by Lisa Ann
I have always been interested in sign language and was excited to find out more about how to sign, as well as, the history of its development. I was amazed at how little I knew and realized I had not heard of half of these remarkable people in all the years of my schooling. After reading and doing some research, it is quite difficult to choose just one since there are so many accomplished deaf citizens.
If choosing just one person is the assignment, then I must choose Reverend Thomas Hopkins Gallaudet. I found him quite interesting because he was on his own path before finding “His” path. Reverend Gallaudet had his hopes set on becoming a professional minister, after an amazing achievement of graduating from Yale University with his bachelor’s degree at seventeen, then earning his Master’s degree three years later and finally finishing seminary. Everything changed for Reverend Gallaudet when he met his neighbor’s young deaf daughter, Alice Cogswell. He was then inspired to travel to another continent to learn more on how to educate those who were hearing impaired.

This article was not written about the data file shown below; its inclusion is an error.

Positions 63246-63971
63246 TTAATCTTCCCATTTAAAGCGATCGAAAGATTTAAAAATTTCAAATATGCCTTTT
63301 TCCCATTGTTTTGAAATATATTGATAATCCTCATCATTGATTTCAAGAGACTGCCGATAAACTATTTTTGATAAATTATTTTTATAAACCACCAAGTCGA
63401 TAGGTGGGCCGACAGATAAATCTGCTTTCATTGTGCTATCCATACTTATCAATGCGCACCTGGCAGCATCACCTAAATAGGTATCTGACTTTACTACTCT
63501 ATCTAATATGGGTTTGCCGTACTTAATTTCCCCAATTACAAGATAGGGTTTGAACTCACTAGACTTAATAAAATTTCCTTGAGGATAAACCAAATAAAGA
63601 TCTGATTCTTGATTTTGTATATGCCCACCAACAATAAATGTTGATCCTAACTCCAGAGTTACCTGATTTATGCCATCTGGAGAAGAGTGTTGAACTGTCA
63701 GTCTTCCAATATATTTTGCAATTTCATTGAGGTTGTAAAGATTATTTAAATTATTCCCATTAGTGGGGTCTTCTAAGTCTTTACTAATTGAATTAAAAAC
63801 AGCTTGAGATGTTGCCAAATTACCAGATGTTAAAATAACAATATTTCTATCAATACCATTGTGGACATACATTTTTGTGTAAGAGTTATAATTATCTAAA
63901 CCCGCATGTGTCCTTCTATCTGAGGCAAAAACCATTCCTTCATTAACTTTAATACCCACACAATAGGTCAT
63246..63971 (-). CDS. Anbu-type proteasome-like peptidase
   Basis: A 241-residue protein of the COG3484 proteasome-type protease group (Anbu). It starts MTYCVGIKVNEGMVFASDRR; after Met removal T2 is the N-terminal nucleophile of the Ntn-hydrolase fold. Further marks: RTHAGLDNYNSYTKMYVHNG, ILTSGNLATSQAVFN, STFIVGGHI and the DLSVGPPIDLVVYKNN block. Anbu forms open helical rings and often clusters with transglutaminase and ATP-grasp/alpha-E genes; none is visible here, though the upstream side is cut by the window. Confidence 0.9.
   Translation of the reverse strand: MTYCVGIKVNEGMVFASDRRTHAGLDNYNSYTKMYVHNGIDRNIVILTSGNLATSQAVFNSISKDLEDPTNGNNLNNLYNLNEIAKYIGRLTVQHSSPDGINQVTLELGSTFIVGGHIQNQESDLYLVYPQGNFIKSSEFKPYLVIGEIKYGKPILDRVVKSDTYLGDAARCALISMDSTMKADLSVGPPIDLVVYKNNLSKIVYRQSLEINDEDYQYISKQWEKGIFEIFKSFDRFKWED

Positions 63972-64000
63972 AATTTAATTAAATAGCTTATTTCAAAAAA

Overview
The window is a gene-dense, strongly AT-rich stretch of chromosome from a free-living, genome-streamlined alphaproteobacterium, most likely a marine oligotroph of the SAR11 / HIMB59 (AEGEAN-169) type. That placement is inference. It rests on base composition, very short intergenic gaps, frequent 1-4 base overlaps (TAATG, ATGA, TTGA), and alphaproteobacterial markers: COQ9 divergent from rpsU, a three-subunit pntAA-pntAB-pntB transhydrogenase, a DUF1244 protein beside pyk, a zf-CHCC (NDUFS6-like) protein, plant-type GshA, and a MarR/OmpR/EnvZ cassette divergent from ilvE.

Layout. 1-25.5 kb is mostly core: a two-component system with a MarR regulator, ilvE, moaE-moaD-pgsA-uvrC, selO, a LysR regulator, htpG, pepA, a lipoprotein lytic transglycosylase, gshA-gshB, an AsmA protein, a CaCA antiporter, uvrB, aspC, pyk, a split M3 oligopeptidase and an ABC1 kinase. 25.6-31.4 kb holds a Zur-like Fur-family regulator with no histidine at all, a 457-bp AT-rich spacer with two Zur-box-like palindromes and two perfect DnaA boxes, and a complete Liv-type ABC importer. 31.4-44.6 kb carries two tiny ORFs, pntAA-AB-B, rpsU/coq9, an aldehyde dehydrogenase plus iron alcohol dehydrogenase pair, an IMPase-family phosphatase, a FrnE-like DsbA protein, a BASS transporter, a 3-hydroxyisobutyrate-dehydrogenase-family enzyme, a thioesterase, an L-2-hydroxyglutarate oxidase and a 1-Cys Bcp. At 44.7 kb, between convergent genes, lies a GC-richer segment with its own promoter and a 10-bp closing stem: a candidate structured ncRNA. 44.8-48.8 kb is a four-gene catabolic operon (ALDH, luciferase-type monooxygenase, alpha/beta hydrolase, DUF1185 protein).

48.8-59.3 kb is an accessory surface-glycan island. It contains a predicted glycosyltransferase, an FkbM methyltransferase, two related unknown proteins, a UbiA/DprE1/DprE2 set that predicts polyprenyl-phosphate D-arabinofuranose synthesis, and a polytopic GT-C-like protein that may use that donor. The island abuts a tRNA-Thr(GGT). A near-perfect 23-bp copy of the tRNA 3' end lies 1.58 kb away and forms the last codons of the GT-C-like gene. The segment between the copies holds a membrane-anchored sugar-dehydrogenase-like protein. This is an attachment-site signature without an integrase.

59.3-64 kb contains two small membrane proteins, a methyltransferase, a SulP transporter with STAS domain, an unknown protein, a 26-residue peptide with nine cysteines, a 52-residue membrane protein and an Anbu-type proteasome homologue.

While in Europe, the Reverend met those unwilling to help him but soon met Abbe Sicard who invited him to the Institution Nationale des Sourds-Muets à Paris and learn from two of their faculty members, Laurent Clerc and Jean Massieu, about manual sign language and its methodology. He then returned home to New England and with the aide of private and public funds, he created a school for the deaf which later became known as the American School for the Deaf.
I think the actions of Reverend Gallaudet were groundbreaking and quite extraordinary and to think it all began with a meeting of one remarkable young girl who put this man of God on the path he was meant to be on.